Jennifer Bonner was my mentor, who’s a star in her own right. I’m able to take the same opportunity and say to my assistants, “Hey, this is for you to put this in your portfolio, and you have full rights to say you were part of it.”
EF: It's exciting to support architects in Miami as well in something different from towers.
GB: We don't have enough cultural institutions to sort of counter the typical Miami housing tower with blue-glass windows. Something different is always a nice alternative to the status quo. My installation sort of is indicative of that because it also references the Miami art deco history with some of those geometries that are embedded in the furniture: arches and concave concrete bases. And the wood vernacular is also very indicative of south Florida. Wood plus concrete is our whole tropical modernism.
EF: It makes a space communal too. Being allowed to sit on the furniture and touch the installation helps break down the elitism of the location and the luxury brand you’re working with. After all, the future is for everyone.
GB: Absolutely. Lexus has been very open to me creating an installation like this, and they were very excited when I told them I wanted users to engage with it. The title of the installation explores the idea of pushing things forward as opposed to being static, understanding the world, how it’s resilient. Our capacity to live within this world may not be resilient, so we have to be aware of the building materials we’re using, climate interactions and these types of things.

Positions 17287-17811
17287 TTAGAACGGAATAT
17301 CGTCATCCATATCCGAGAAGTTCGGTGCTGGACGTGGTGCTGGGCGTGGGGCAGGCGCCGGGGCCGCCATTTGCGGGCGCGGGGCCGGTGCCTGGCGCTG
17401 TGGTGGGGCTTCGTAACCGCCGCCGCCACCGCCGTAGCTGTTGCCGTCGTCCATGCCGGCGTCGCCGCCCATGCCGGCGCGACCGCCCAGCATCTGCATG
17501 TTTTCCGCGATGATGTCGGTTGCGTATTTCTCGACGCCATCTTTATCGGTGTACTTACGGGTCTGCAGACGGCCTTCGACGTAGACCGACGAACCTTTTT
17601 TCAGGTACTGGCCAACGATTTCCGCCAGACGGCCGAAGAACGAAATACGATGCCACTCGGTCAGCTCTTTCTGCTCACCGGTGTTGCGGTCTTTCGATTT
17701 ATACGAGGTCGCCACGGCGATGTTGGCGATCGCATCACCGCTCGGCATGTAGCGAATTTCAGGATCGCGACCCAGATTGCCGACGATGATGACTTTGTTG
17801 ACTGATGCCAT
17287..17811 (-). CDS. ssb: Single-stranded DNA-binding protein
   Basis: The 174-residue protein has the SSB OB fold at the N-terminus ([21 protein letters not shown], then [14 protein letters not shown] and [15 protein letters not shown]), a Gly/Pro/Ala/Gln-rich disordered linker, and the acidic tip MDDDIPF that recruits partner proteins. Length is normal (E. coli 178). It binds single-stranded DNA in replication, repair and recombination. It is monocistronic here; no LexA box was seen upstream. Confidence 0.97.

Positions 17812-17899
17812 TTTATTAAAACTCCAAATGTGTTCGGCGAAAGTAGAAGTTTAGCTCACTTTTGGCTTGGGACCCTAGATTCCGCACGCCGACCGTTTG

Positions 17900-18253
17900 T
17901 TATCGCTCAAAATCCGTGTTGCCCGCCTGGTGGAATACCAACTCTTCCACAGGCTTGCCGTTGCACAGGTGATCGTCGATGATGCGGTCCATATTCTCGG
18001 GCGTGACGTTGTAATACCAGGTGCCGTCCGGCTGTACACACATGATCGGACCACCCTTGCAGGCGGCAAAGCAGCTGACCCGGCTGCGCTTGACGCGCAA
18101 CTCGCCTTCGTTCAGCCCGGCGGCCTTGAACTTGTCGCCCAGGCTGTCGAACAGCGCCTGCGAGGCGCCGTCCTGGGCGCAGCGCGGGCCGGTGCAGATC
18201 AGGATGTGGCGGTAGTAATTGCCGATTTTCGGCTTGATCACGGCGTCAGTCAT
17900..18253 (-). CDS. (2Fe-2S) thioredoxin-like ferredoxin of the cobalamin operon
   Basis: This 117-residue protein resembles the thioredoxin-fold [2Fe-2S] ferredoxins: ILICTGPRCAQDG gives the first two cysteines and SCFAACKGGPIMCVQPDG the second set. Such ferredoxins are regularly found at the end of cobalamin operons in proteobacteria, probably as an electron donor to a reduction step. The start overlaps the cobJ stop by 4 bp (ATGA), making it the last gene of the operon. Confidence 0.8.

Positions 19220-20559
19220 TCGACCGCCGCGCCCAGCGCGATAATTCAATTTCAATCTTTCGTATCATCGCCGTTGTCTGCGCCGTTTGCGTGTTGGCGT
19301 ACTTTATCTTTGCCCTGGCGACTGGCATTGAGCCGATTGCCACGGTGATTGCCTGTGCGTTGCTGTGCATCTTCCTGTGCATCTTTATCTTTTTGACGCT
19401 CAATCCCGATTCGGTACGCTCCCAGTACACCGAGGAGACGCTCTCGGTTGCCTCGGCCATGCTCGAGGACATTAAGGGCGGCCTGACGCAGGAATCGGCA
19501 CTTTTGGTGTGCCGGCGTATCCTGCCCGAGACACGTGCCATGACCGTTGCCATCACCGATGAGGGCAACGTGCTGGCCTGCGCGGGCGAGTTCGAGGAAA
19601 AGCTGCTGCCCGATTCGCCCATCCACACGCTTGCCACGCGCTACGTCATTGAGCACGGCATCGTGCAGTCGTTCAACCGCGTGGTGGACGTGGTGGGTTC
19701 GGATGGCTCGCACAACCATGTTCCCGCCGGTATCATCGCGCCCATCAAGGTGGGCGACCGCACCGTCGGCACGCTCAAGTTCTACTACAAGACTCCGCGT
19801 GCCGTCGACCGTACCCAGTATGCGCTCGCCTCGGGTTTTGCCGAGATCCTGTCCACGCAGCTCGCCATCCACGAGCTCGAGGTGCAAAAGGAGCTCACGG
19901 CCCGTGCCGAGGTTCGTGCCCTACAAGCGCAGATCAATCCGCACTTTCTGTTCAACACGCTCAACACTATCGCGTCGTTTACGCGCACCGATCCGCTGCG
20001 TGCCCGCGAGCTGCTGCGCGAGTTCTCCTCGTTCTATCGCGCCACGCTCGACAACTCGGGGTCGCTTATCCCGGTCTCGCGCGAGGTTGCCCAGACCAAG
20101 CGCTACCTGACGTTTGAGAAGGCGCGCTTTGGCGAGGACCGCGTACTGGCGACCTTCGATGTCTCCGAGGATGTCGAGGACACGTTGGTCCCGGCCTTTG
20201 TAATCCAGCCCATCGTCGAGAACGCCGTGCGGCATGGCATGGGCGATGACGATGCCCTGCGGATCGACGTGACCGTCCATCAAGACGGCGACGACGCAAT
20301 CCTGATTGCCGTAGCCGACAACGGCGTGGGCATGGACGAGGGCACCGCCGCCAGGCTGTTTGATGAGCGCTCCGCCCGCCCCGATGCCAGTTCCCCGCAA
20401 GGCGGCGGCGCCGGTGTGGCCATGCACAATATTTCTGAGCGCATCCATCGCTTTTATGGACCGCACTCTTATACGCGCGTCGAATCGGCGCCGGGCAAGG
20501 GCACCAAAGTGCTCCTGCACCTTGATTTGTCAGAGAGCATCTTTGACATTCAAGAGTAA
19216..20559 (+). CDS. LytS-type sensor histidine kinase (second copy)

EF: Being “on” and aware to climate changes is especially important. It’s at the forefront of everything and should be at the forefront of everyone’s thoughts.
GB: A lot of our curriculum at the University of Miami School of Architecture is based on climate resilience because we understand the critical nature of living in a water vulnerable location. A lot of the work I do with my research lab is based off of water vulnerable Black communities. With Lexus giving me the green light, this is a serendipitous proposal because you’re talking about human-centered approach and my practice is about identity; you’re talking about carbon neutrality and my practice is about making sure that climate doesn’t affect vulnerable neighborhoods. All these things pair perfectly.
EF: Have you seen your students also propose their own projects on those topics?
GB: All the time. Because they were born and raised in Miami, they only know sea level rise. They only know flooding. They only know, unfortunately, things like Hurricane Irma, Hurricane Andrew. But then when they get to design things and use design as a tool to combat some of these things, I think it’s a positive development.